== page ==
CAID
Christian
                  Aboriginal
                                      Infrastructure
                                                        Developments

 

Featured

Up to 70% of Preschool Inuit Children lack enough food

Meaningful Consultation in Canada: The Alternative to Forced Aboriginal Assimilation

UN Recommendations on the Duty to Consult

UN Recommendations on Corporate Responsibilities

Senate Standing Committee on Aboriginal Peoples Report on Canada’s North

Arctic Perishable Food Mail Program Review and Recommendations

Amnesty International - Canada: Submission to the UN Universal Periodic Review

Indigenous Children's Health Report: Health Assessment in Action

 

Last Updated September 15, 2015

Destroyed Infrastructure

 

Across Canada, most Aboriginal communities are trapped in a vicious cycle of poverty because they refused to assimilate to non-aboriginal ways. This cycle is part of the legacy of the Canadian policy on forced assimilation. Poverty in today’s Aboriginal communities was purposely caused by the destruction of traditional Aboriginal infrastructure in an effort to force Aboriginal people from their land into non-Aboriginal communities. The withholding of Aboriginal rights to build traditional infrastructure while the Indian Residential School system erased memories of the cultural functioning of local, regional and national Aboriginal infrastructure, left Canada’s Indigenous Peoples almost devoid of infrastructure. What little infrastructure remains now functions as non-Aboriginal infrastructure facilitating federal programs developed within a system created by the policy of forced assimilation. Traditional Aboriginal infrastructures are missing for trade and commerce, education, resource management, traditional foods, health, justice and more.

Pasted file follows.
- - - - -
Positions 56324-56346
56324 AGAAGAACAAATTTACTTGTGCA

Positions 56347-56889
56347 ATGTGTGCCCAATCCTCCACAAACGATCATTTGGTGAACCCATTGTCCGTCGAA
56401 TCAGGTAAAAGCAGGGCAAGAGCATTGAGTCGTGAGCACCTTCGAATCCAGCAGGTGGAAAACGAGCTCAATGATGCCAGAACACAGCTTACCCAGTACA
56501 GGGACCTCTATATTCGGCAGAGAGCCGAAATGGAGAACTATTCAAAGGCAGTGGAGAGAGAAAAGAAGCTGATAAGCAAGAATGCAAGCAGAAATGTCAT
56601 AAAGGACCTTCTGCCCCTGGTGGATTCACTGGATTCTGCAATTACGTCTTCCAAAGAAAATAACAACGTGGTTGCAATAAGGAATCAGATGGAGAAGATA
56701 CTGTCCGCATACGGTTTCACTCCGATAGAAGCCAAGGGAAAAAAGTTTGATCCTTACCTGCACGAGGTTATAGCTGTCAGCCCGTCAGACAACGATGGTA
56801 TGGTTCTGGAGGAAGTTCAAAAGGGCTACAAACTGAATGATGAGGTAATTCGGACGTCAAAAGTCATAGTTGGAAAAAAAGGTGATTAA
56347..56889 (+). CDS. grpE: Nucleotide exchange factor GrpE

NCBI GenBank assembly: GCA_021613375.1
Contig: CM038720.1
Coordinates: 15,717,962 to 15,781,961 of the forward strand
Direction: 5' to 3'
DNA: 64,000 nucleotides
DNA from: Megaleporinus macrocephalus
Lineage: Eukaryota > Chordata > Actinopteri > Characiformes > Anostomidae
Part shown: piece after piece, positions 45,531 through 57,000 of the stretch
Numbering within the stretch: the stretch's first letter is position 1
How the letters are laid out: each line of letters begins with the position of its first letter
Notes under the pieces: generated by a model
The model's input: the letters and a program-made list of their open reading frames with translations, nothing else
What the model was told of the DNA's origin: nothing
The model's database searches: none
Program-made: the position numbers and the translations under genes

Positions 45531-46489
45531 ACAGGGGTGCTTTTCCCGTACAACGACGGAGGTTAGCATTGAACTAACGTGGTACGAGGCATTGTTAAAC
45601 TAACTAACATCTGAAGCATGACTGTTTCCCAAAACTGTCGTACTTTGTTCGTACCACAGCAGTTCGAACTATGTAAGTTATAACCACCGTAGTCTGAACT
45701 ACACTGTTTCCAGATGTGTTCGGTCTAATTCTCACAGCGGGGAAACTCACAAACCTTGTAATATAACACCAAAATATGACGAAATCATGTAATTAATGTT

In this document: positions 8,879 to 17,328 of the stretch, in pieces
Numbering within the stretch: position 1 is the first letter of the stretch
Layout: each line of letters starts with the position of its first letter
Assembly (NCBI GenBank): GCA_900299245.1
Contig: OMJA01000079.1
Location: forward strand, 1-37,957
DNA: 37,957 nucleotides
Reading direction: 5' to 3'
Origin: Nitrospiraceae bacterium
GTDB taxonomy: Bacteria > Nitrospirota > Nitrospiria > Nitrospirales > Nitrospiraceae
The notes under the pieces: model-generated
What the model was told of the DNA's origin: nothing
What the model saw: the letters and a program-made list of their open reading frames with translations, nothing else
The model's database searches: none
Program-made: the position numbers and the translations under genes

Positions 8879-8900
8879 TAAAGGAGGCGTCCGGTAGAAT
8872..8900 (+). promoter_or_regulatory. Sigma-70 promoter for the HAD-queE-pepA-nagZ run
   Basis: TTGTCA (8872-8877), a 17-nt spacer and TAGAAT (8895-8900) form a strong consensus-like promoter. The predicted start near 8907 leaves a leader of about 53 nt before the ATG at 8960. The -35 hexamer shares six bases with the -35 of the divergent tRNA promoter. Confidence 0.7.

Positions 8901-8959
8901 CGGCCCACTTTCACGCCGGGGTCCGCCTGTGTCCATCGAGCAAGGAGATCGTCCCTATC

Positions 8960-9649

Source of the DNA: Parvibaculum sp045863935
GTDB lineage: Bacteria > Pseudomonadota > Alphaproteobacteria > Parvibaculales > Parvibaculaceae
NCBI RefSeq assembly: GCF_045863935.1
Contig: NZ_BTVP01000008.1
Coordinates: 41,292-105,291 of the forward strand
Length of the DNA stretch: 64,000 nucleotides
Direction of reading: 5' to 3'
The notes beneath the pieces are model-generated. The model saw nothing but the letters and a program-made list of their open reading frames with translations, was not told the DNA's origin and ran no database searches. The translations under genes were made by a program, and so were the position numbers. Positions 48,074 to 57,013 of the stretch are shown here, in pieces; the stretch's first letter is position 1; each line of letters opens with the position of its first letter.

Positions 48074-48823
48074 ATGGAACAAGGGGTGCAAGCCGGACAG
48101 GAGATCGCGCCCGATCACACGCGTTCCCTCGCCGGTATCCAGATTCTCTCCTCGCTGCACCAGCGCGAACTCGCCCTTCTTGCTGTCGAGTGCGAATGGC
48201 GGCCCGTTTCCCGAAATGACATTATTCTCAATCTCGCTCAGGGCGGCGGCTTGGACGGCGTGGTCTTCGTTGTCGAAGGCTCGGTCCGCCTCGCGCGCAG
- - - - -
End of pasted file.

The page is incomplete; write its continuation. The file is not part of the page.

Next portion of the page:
© Christian Aboriginal Infrastructure Developments